Once functionaries from the mayor’s office got directly involved, things started moving, Siegel says. The difference, says Siegel, was when Neil O. Albert, deputy mayor for planning and economic development, and his deputies got involved. “That’s when things started changing. He should have been involved right from the beginning.” By late June, an agreement had been reached.

The absolute last party to settle was an outfit called Southeast Land Development Associates, and their holdout paid off handsomely. Rather than taking the $10,994,000 check the city originally offered, the company took home just over $20 million in the end, counting closing costs and interest. The deal closed late last month.

While property owners make a laughingstock of his estimate, Gandhi hangs tough. Despite the bad publicity from the tax scandal, he incessantly courts the District’s political class, and the District’s uniform A-level bond ratings help keep his career afloat.

In his statement, Gandhi says the stadium continues to pay for itself. “This,” he says, “is the result of careful and successful planning.”

Loan On Me

Feel like pumping money into your own political campaign? No big deal, it happens all the time. It’s a common ploy for political upstarts—wealthy businessmen and lawyers who need to give their electoral careers a kick-start. You know, the Scott Boldens and Michael A. Browns of the world.

But a four-term incumbent council­member?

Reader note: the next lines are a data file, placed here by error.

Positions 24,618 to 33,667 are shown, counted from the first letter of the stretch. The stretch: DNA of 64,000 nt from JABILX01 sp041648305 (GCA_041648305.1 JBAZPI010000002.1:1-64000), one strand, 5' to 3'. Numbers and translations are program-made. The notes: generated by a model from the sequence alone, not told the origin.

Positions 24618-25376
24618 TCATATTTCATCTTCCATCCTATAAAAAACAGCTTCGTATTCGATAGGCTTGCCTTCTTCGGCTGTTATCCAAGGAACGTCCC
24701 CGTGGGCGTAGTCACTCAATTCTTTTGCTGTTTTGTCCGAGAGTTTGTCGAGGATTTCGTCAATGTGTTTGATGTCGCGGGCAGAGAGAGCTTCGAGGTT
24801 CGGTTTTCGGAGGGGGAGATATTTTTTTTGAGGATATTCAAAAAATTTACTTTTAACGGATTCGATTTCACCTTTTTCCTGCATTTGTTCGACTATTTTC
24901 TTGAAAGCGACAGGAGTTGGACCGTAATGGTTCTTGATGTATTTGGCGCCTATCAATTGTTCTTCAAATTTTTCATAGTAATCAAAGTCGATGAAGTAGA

According to campaign finance reports due Monday, at-large Republican Carol Schwartz loaned $40,356 to her own campaign. That pushed the total of her late-starting campaign into six-figure territory, with $110,000 total.

It also allowed her to claim victory over her rival in the GOP primary—youngster Patrick Mara, whose total donor haul went just above the six-figure mark with no help from his own pocketbook. Rather, Mara’s war chest has been pumped up by local business types, especially with help from the hospitality industry—folks like restaurant superlawyer Andrew J. Kline, eatery magnate Paul Cohn, and power-lunch king “Chef Geoff” Tracy. In other words, folks likely to have been upset by Schwartz’s embrace of mandatory sick leave.

Now, campaign loans are nothing new to Schwartz: When she ran four years ago, for instance, she loaned the campaign about $20,000 early on, but she had no credible primary opponent and she was able to run her entire campaign on a bargain-basement $87,000. Not gonna happen this time.

Call Carol the anti-Kwame: Where fellow At-Large Councilmember Kwame R. Brown started raising money months and months in advance, Schwartz started late, not registering her first donor until late June. The result? Brown has no challenger on the Democratic primary ballot, and Schwartz is in for the toughest campaign of her career.

Schwartz says she wouldn’t have it any other way. Raising big money early, she says, is “just not my style.”

She also pushes a somewhat counterintuitive point: Starting late and pumping in her own cash means she doesn’t raise too much money. Huh?

“When you raise big money, a lot of times people expect things in return for their money,” she says. “The more money you have to raise, the harder it is to be as independent as I want to be.”